Testing Rust: Compile-time Helper Functions

This is part of a series of posts on Testing in Rust. As part of my journey learning this language, I wanted to understand what kinds of techniques people are using to solve the standard set of testing problems - setting up fixtures, testing corner cases, injecting test doubles, etc - but in Rust.

In this installment I’m going to write about compile-time test helper functions.

A real example

Here’s a test that caught my eye from tests/all.rs in the futures project.

// From https://github.com/rust-lang-nursery/futures-rs/blob/master/tests/all.rs#L21
fn result_smoke() {
    fn is_future_v<A, B, C>(_: C)
        where A: Send + 'static,
              B: Send + 'static,
              C: Future<Item=A, Error=B>

    is_future_v::<i32, u32, _>(f_ok(1).map(|a| a + 1));
    is_future_v::<i32, u32, _>(f_ok(1).map_err(|a| a + 1));
    is_future_v::<i32, u32, _>(f_ok(1).and_then(Ok));
    is_future_v::<i32, u32, _>(f_ok(1).or_else(Err));
    is_future_v::<(i32, i32), u32, _>(f_ok(1).join(Err(3)));
    is_future_v::<i32, u32, _>(f_ok(1).map(f_ok).flatten());
    // ... other testing continues

I don’t know what the proper term is for the role is_future_v plays, so for now I am calling this type of helper a compile-time test helper function - because it has no implementation and thus its effect is made at compile-time rather than when you run the tests.

But what is going on here? A whole lot of things actually, a whole lot.


Let’s analyse the first invocation of is_future_v:

is_future_v::<i32, u32, _>(f_ok(1).map(|a| a + 1));

Specifying the i32 and u32 primitive types inserts them as generic type parameters A and B in the call to is_future_v.

The code would not compile if i32 and u32 did not comply with the trait bounds specified in the is_future_v function signature:

where A: Send + 'static,
      B: Send + 'static,

This says that both A and B (and thus i32 and u32) must implement the Send marker trait, which is implemented for types that can be safely transferred across thread boundaries.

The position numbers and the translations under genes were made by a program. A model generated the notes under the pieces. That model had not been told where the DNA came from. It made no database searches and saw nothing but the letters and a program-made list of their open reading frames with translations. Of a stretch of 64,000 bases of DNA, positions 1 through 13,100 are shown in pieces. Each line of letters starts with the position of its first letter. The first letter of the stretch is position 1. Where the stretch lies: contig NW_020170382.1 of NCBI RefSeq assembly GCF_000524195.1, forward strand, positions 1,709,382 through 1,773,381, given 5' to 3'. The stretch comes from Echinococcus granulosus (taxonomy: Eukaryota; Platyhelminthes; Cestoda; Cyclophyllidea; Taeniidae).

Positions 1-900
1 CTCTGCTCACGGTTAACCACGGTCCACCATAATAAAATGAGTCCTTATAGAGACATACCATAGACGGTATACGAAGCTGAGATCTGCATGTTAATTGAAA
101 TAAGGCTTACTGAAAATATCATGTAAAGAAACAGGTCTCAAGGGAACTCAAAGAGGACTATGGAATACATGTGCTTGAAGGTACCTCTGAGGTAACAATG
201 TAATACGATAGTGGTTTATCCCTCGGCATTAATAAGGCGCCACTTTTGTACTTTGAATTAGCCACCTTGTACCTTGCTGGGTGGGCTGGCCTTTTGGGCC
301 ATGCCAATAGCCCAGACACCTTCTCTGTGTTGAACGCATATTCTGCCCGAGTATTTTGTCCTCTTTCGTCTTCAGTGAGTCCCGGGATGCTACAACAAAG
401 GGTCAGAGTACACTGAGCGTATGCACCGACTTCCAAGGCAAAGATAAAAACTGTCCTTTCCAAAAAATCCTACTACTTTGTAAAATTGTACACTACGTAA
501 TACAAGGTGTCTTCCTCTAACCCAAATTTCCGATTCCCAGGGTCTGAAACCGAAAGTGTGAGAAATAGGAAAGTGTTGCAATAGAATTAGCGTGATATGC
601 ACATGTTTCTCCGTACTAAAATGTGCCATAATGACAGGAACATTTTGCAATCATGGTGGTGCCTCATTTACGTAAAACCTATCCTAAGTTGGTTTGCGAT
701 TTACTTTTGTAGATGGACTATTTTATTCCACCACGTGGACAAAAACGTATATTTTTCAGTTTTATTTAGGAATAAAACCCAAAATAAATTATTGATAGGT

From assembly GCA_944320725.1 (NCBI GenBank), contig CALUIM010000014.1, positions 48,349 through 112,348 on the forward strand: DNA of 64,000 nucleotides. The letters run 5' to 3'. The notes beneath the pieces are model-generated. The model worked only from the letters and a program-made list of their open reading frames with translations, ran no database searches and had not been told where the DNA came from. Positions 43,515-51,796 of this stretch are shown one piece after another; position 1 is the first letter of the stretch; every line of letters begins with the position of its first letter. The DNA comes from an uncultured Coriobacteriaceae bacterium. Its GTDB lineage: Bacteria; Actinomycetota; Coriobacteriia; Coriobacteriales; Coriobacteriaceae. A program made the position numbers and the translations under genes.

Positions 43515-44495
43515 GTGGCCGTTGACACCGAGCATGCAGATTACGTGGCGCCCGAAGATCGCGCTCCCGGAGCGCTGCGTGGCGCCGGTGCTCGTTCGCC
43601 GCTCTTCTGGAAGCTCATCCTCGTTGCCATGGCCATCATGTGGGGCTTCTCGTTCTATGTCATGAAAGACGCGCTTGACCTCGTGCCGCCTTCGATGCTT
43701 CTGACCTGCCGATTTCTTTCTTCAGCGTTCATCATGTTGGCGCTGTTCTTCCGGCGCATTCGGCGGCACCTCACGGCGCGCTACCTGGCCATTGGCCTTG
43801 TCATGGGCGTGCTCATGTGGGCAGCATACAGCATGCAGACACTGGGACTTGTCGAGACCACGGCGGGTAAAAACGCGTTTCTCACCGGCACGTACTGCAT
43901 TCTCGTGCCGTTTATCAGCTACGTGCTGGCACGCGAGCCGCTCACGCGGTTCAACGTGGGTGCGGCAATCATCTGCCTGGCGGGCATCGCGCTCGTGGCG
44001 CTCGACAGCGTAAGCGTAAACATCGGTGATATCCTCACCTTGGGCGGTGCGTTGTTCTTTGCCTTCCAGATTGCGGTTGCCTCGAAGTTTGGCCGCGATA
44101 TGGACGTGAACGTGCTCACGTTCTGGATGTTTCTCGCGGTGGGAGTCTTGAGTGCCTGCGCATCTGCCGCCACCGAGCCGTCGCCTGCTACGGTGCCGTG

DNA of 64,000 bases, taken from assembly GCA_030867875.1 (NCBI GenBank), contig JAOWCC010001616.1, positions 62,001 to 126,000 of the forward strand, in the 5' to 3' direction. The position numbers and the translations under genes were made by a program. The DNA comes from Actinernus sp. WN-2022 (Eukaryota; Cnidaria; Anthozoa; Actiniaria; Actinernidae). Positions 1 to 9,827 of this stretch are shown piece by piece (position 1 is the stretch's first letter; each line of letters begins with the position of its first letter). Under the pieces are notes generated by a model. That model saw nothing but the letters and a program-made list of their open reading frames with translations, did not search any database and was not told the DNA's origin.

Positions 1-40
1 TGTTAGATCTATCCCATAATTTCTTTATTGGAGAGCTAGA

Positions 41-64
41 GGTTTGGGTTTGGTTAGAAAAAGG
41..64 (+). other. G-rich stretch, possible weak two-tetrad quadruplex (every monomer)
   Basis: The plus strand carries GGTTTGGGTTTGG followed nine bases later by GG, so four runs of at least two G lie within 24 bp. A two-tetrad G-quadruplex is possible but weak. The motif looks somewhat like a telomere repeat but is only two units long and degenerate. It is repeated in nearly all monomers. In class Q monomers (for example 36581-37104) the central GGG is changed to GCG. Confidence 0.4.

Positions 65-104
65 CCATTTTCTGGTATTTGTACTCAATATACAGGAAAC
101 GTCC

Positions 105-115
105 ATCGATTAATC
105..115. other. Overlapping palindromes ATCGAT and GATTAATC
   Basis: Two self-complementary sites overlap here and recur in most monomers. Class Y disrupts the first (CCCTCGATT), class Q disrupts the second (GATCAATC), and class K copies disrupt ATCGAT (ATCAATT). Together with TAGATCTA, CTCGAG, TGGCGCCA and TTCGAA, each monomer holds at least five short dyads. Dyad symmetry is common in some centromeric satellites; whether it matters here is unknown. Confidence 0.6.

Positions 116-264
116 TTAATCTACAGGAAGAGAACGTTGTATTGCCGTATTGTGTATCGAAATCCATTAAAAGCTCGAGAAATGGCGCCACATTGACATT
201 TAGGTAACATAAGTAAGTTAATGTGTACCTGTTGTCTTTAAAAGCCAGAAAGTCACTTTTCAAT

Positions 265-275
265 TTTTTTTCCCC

It also specifies that the actual values passed must have the 'static lifetime. That is, they must live throughout the entire execution of the program itself.

<i32, u32, _>

Type parameter C is left undefined using _, which leaves it to the compiler to infer. The compiler can do this because the signature of is_future_v specifies C‘s bounds as:

C: Future<Item=A, Error=B>

This demands that whatever C actually ends up being, it must implement the Future trait and its asssociated types Item and Error must be generic types A and B. We have already shown they will be i32 and u32 respectively. So specifying C as Future<Item=i32, Error=u32> at the call site would be redundant.

f_ok(1).map(|a| a + 1)

This expression is evaluated as the argument to is_future_v. First we need to look at f_ok. It is another test helper function defined as:

// From tests/support/mod.rs
fn f_ok(a: i32) -> FutureResult<i32, u32> {

It takes an i32 as an argument, which it wraps in the Ok variant of the core Result enum. The futures crate defines a trait called IntoFuture, which it implements for Result so that the call to into_future() will return a FutureResult - a future type whose value is immediately ready - whose type parameters will be inferred as i32 and u32 based on the return type signature.

A FutureResult<i32, u32> is a concrete future that implements the Future trait with Item=i32 and Error=u32. So it is already a type compatible with the trait bound for generic parameter C in our call to is_future_v.

Next the code calls .map(|a| a + 1) on our FutureResult<i32, u32>. This unpacks the value of 1 contained in our FutureResult and passes it to the closure |a| a + 1, which adds 1 to it. Because a is an i32 the result of the addition will also be an i32 and so the return value of the closure will also be i32.

The implementation of map is lazy, so instead of evaluting the closure it wraps the FutureResult<i32, u32> up with the closure into a Map<FutureResult<i32, u32>, FnOnce(i32) -> i32>.

Finally this nested Map object will be passed as the argument of type C to is_future_v(_: C), which does … absolutely nothing with it!

But what does it all mean?

The overall intention of this test is to guarantee that the combinators map, map_err, and_then, or_else, join, and flatten all return a Future<Item=A, Error=B> where A and B are Send + 'static. I.e. this:

where A: Send + 'static,
      B: Send + 'static,
      C: Future<Item=A, Error=B>

The tests could have been written explicitly as:

let _x: Map<FutureResult<i32, u32>, _> = f_ok(1).map(|a| a + 1);
let _x: MapErr<FutureResult<i32, u32>, _> = f_ok(1).map_err(|a| a + 1);
let _x: AndThen<FutureResult<_, _>, Result<i32, u32>, fn(i32) -> Result<i32, u32>> = f_ok(1).and_then(Ok);
let _x: OrElse<FutureResult<_, _>, Result<i32, u32>, fn(_) -> Result<_, _>> = f_ok(1).or_else(Err);
let _x: Join<FutureResult<i32, u32>, FutureResult<i32, u32>> = f_ok(1).join(Err(3));
let _x: Flatten<Map<FutureResult<i32, u32>, fn(i32) -> FutureResult<i32, u32>>> =
    f_ok(1).map(f_ok as fn(i32) -> FutureResult<i32, u32>).flatten();

But this is unnecessarily complicated and intrudes on the implementation details. What we really care about is that each resulting type - deeply nested as it may be due to laziness and chaining - implements the Future trait correctly.


Being able to write:

is_future_v::<i32, u32, _>(f_ok(1).map(|a| a + 1));

allowed the test author to state their assumptions simply and have the compiler check them and that is the value of compile-time test helper functions.